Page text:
• Time Line of the rise of Sikh Misl's to power.
  • The first Khalsa Raj founded (1707-1716)
  • A lot of wars, and Struggle to reestablish Khalsa Raj, (1716-1733)
  • Sikh Misl's come into being and take power, (1733-35)
  • Khalsa wars against the Mughal Empire, (1735-1739)
  • Invasion of Nadir Shah, of Persia, (1739-40)
  • Sikhs, seize territories in the Punjab, (1740-1759)
  • Sikhs managed to take power in Punjab, and expel the Afghan invaders, (1759-1765)
  • The Sikh Misl, finally establish, an strong Khalsa Raj, in Punjab, (1765-1791)
  • The Sikh Misl's, begin to become weaker, because of their wars on each other, (1791-1799)
  • Because of the Sikh Misl's, becoming weaker, the Afghans invade the western part of Punjab, (1799)
  • Chieftain Ranjit Singh, expels, the Afghans, from western Punjab area, and takes power, (1799-1801)
  • Ranjit Singh, becomes, the Maharaja of Punjab, after uniting the torn apart Sikh Misl's, (1801-1811)
  • Maharaja Ranjit Singh, expands the boundaries of Sikh Empire, from Kashmir to Peshawar, (1811-1839)
  • Maharaja Kharak Singh, is proclaimed as the Emperor of the Sikh Empire, (1839)
  • Maharaja Nau Nihal Singh takes power, and puts down his father Kharak Singh, (1839-40)
  • Maharani Chand Kaur, is the Empress of the Sikh Empire, (1840-1842)
  • Maharaja Sher Singh, takes power, (1842-1844)
  • The rule of the Dowager Empress Rani Jind kaur, and Shahzada (prince) Duleep Singh, (1843-1849)
  • The fall of the Sikh Empire, after the two Anglo Sikhs Wars of 1845-46 and 1848-49)

Article 2

Misl refers to a fighting clan. The period from 1716 to 1799 in Punjab was a highly turbulent time politically and militarily. This was caused by the overall decline of the Mughal Empire, particularly in Punjab caused by Sikh military action against it. This left a power vacuum that was eventually filled by the Sikh Confederacy. This Confederacy was made up of individual Sikh kingdoms that were ruled by Sikh barons. Each of these barons has his own army, which was commanded by and loyal to him. Each individual army had its own specific name, but the armies were referred to in general as misls.

General military structure

Each Misl was made up of members of soldiers, whose loyalty was given to the Misl's Baron (Misldar). A Misl could be comprised of a few hundred to tens of thousands soldiers. Every solider was free to join any Misl he chose and free to cancel his membership of the Misl to whom he belonged. He could if wanted cancel his membership of his old Misl and join another (provided certain procedures were followed). The Barons would allow their armies to combine or coordinate their defence together against a hostile force if ordered by the Misldar Supreme Commander. These orders were only issued in military matters affecting the whole Sikh community. These orders would normally be related to defence against external threats, such as, Afghan Military attacks (typically initiated by Afghan Kings).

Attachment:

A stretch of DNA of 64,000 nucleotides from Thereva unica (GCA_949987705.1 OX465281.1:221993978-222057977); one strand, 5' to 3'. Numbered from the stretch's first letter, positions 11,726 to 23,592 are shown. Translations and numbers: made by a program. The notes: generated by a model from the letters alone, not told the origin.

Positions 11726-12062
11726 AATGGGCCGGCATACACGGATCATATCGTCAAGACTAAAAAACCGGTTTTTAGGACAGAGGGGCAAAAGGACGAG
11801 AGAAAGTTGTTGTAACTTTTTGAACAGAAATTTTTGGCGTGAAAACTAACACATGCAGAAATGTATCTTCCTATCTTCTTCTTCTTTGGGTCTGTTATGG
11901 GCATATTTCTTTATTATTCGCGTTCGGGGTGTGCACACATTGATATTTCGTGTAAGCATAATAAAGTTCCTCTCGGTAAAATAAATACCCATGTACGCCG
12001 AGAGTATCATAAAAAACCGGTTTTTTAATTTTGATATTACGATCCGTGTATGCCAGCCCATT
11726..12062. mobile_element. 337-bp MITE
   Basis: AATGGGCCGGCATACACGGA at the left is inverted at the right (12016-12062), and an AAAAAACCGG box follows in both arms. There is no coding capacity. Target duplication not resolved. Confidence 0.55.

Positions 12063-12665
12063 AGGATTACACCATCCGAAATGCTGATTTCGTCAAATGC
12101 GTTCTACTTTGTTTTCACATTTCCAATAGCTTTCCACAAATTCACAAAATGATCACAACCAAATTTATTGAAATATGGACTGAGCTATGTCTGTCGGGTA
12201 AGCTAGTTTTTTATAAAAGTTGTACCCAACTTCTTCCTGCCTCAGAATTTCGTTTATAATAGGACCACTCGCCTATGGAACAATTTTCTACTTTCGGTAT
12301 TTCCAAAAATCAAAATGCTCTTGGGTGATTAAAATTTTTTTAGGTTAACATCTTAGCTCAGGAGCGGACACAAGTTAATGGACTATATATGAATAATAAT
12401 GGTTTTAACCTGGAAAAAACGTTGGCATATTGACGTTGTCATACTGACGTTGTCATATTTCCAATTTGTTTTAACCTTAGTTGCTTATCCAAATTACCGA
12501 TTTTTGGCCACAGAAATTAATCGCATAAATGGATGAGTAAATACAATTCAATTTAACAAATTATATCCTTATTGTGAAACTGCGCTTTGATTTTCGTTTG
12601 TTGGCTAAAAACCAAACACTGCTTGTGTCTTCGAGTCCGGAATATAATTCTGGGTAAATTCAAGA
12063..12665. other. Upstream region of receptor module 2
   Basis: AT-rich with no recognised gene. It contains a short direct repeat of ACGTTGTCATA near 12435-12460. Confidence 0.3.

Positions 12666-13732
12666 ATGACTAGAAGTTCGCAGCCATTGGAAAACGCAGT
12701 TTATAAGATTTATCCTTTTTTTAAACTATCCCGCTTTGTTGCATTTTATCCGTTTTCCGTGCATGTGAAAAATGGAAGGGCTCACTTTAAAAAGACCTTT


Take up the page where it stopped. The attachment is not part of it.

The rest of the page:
The head Barons of each kingdom, in a council, democratically elected the Misldar Supreme Commander. Previous Supreme Commanders include Nawab Kapur Singh and Jassa Singh Ahluwalia.

The Sikh Confederacy is a description of the political structure, of how all the Barons' Kingdoms interacted with each other, (politically), together in Punjab.

Prominent misls

Bhangi or Bhuma Army first by Baron Hari Singh Dhillon -(Strength - 20,000 regular horsemen)
Karorh Singhia Army (also known as Panjgarhia), first led by Baron Karora Singh Virk -(Strength - 10,000 regular horsemen)
Nakai Army, first led by Baron Hira Singh Nakai Sandhu-(Strength - 7,000 regular horsemen)
Ahluwalia Army, first led by Baron Jassa Singh Ahluwalia -(Strength - 6,000 regular horsemen)
Ramgarhia Army, first led by Baron Nand Singh Sanghania and then by Jassa Singh Ramgarhia -(Strength - 5,000 regular horsemen)
Kanahiya Army, first led by Baron Jai Singh Kanhaiya Mann-(Strength - 5,000 regular horsemen)
Dallewalia Army, first led by Baron Gulab Singh Dallewalia -(Strength - 5,000 regular horsemen)
Shaheed Army, first led by Baron Baba Deep Singh -(Strength - 5,000 regular horsemen)
Faizalpuria or Singhpuria Army, first led by Baron Nawab Kapur Singh Virk -(Strength - 5,000 regular horsemen)
Shukarchakia Army, first led by Baron Naud Singh Sandhawalia -(Strength - 5,000 regular horsemen)
Nishanwalia Army, first led by Baron Dasaundha Singh Gill -(Strength - 2,000 regular horsemen)

Expelled from Sikh Confedaracy and Dal Khalsa by royal order -1765

Expelled from Sikh Confedaracy and Dal Khalsa for anti-Sikh practices, such as making alliances with the enemy (Afghans), betraying and attacking other Sikh misls.
Phulkia Army, first led by Phul Singh Sidhu -(Strength - 2,000 regular horsemen). Expelled by royal order of Sikh Panth (Sikh Nation) at Amritsar - August 1765.

See also